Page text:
2 days agoSouth China Morning PostBeijing did not tell Hong Kong to focus on housing, poverty issues, city leader Carrie Lam saysHong Kong’s leader has insisted that Beijing did not instruct her administration to focus on the city’s housing and poverty issues, saying they are matters for local officials to tackle even though they can look to the central government for support. Chief Executive Carrie Lam Cheng Yuet-ngor’s comments came on Tuesday, while answering a series of questions from the media on Hong Kong’s relationship with mainland China. Chief Secretary Matthew Cheung Kin-chung was quoted by the Financial Times as saying in an interview that “Hong Kong will still remain a tax haven” despite political and economic turmoil, and that Beijing had instructed the local government to “crack the hard nut”, referring to problems such as housing and land crisis, and the wealth gap.Get the latest insights and analysis from our Global Impact newsletter on the big stories originating in China. Five commercial land parcels at old airport may be used for private housing But in a statement issued late on Monday night, a government spokesman clarified that Cheung did not say the city authorities were instructed by the central government to focus on those problems. The spokesman also suggested the chief secretary only meant to say that Hong Kong had a low and simple tax regime. During her weekly briefing on Tuesday, Lam was asked why the statement was issued when senior Beijing officials had urged her to tackle the city’s socio-economic problems. The chief executive said: “The ‘instruction’ did not happen. Under ‘one country, two systems’, Hong Kong deals with its own economic and social affairs. “But the central leadership cares a lot about various aspects of Hong Kong, including its economy and the people’s livelihood. It would spare no effort in supporting the city in boosting its economy and improving people’s livelihood.” Lam also said since she took office in July 2017, she had been involved in lobbying for Beijing’s support on a range of policy initiatives. Can Beijing-friendly lawmakers crack Hong Kong’s housing crisis? “This did not mean that Beijing was instructing [the Hong Kong government], it was caring about us and supporting us.” Earlier this month, Vice-Premier Han Zheng urged Hong Kong’s chief executive to continue to treat the fight against coronavirus as her top priority, but the city had to implement Beijing’s plan to overhaul its electoral system, which he described as a “battle” to defend the rule of law against subversion. “Under the prerequisite of effective epidemic control, it must coordinate and do well in various socio-economic aspects,” Han said. 10 questions to make sense of tectonic shift in Hong Kong politics In a separate meeting with a group of Hong Kong politicians in Beijing, he also mentioned the city’s housing problem had yet to be solved. On the point about Hong Kong’s tax regime, Lam said it was Cheung who felt that the Financial Times’ report was inaccurate. “There is no room for any vagueness. Hong Kong is not what ordinary people would describe as a haven or paradise for tax evasion, Hong Kong is proud to be a place with a simple tax regime and low tax rates.”More from South China Morning Post:Hong Kong housing: must Lantau’s natural beauty be entirely sacrificed at the altar of development?Flats nearly 50 per cent cheaper for young couples and families among basket of measures to tackle Hong Kong housing crisisThis article Beijing did not tell Hong Kong to focus on housing, poverty issues, city leader Carrie Lam says first appeared on South China Morning PostFor the latest news from the South China Morning Post download our mobile app. Copyright 2021.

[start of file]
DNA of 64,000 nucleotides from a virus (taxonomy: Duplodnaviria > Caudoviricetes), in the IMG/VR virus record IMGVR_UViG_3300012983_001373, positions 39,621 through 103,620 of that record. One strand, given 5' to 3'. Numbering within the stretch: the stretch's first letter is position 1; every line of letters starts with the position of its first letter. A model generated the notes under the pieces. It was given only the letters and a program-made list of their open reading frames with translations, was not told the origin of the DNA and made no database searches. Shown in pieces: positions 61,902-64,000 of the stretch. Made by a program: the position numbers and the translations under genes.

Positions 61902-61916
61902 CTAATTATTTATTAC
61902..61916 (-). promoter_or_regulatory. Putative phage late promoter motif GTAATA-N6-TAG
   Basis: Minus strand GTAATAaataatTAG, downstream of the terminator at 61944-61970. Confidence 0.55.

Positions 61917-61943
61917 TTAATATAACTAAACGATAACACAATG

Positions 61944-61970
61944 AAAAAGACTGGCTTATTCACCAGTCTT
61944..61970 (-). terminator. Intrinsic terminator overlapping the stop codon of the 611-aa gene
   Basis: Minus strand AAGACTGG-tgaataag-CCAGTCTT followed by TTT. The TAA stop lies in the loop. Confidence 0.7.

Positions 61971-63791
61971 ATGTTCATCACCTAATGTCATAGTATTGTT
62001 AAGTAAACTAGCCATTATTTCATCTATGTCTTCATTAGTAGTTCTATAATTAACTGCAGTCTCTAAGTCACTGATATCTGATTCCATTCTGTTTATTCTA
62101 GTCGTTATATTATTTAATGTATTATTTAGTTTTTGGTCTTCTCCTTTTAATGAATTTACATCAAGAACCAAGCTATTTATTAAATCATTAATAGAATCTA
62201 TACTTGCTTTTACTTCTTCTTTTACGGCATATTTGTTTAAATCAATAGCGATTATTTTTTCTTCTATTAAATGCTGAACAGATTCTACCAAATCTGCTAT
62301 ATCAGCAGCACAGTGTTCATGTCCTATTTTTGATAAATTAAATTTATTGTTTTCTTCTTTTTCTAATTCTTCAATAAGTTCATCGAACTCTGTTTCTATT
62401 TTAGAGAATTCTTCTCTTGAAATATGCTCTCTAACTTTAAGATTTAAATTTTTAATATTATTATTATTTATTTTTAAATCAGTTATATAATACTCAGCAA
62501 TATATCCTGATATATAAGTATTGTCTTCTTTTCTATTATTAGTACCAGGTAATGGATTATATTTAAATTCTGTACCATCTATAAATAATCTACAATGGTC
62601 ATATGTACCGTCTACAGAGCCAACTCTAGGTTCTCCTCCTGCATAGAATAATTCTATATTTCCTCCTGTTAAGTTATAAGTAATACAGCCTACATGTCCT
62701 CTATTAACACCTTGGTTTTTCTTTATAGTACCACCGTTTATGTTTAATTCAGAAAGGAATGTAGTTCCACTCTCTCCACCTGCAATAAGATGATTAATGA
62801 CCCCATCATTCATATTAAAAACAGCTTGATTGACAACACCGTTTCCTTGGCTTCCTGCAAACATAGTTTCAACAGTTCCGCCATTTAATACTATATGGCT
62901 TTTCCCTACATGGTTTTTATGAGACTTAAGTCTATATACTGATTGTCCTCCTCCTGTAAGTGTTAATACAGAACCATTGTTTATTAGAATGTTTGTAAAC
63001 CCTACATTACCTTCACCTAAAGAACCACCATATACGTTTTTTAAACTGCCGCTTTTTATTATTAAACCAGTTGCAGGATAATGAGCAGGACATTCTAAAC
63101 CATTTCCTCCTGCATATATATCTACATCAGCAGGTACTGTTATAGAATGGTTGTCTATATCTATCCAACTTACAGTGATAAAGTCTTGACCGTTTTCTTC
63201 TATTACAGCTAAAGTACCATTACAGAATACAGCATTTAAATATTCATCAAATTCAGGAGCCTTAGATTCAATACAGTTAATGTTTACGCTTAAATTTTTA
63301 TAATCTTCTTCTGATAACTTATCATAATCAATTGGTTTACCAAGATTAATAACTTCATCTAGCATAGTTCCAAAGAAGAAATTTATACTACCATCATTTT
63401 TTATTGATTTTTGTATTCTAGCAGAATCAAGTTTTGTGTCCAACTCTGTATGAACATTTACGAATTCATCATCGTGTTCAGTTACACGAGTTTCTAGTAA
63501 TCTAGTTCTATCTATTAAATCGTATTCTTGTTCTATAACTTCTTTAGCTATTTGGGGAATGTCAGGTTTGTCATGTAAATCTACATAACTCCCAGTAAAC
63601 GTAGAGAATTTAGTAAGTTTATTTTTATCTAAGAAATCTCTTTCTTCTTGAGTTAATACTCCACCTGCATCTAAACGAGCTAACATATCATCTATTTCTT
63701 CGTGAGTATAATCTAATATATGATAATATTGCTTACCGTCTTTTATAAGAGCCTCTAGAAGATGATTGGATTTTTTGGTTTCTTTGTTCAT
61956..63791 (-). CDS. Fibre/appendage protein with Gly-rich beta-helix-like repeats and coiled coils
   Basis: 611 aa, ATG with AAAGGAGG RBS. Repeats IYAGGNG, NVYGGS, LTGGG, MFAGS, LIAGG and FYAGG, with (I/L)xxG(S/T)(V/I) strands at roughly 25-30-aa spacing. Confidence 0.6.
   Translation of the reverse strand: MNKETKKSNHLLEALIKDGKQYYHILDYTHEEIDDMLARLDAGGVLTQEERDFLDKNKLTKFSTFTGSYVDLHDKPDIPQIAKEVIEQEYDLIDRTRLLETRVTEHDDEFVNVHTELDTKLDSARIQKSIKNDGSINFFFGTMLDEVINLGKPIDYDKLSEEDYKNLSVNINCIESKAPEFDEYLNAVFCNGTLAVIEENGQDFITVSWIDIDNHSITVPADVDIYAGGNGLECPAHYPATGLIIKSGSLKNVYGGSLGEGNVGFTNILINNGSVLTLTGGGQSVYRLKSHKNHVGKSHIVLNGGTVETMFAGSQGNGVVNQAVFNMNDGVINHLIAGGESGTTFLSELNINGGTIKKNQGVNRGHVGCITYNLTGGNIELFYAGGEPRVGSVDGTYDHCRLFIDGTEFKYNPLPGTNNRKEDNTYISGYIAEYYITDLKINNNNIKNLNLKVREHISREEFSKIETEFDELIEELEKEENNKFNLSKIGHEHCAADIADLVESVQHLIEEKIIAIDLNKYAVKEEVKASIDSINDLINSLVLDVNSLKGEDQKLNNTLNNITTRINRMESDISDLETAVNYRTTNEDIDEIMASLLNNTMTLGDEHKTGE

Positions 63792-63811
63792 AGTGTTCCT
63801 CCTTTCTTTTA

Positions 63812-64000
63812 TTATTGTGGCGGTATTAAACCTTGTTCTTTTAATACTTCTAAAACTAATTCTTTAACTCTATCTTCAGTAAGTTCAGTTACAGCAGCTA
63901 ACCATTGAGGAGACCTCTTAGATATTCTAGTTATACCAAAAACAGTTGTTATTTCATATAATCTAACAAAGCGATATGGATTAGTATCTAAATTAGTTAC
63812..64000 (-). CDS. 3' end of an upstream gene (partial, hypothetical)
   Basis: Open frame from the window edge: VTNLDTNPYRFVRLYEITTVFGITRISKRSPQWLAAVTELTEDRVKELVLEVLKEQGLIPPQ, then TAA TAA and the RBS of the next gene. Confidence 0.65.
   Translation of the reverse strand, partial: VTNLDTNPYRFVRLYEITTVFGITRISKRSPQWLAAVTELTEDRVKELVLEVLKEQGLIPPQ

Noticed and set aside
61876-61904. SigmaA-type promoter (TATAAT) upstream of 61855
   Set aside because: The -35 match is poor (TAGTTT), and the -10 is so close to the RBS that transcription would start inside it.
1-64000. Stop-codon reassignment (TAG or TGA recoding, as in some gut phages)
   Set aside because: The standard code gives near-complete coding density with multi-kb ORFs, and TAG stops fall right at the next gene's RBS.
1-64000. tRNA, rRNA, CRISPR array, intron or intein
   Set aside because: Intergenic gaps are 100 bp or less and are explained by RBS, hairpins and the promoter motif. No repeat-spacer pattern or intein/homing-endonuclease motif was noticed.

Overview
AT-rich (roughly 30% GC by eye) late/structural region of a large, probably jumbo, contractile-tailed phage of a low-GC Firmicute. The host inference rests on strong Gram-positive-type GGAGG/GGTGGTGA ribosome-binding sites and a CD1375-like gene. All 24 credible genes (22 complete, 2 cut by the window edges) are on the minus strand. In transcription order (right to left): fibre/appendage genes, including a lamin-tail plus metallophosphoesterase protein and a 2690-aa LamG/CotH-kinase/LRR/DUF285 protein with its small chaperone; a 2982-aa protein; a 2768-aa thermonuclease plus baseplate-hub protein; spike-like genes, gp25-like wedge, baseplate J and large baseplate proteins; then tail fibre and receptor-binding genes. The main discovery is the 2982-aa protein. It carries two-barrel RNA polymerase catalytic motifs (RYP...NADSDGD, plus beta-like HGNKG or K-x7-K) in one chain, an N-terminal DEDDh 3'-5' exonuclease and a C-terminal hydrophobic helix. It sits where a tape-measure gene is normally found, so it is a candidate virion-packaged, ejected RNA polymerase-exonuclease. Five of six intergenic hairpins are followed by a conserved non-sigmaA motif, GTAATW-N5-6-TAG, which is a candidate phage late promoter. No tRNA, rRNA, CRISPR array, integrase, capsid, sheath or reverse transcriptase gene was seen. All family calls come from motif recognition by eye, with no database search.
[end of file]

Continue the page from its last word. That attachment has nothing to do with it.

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Triad Trails: Former secret society members lead tour on Chinatown’s seedy past

SINGAPORE — Pointing to a row of shophouses along Pagoda Street leading up to Chinatown MRT Station, a heavily-tattooed man tells the group behind him that the shops used to be opium dens in the 19th century.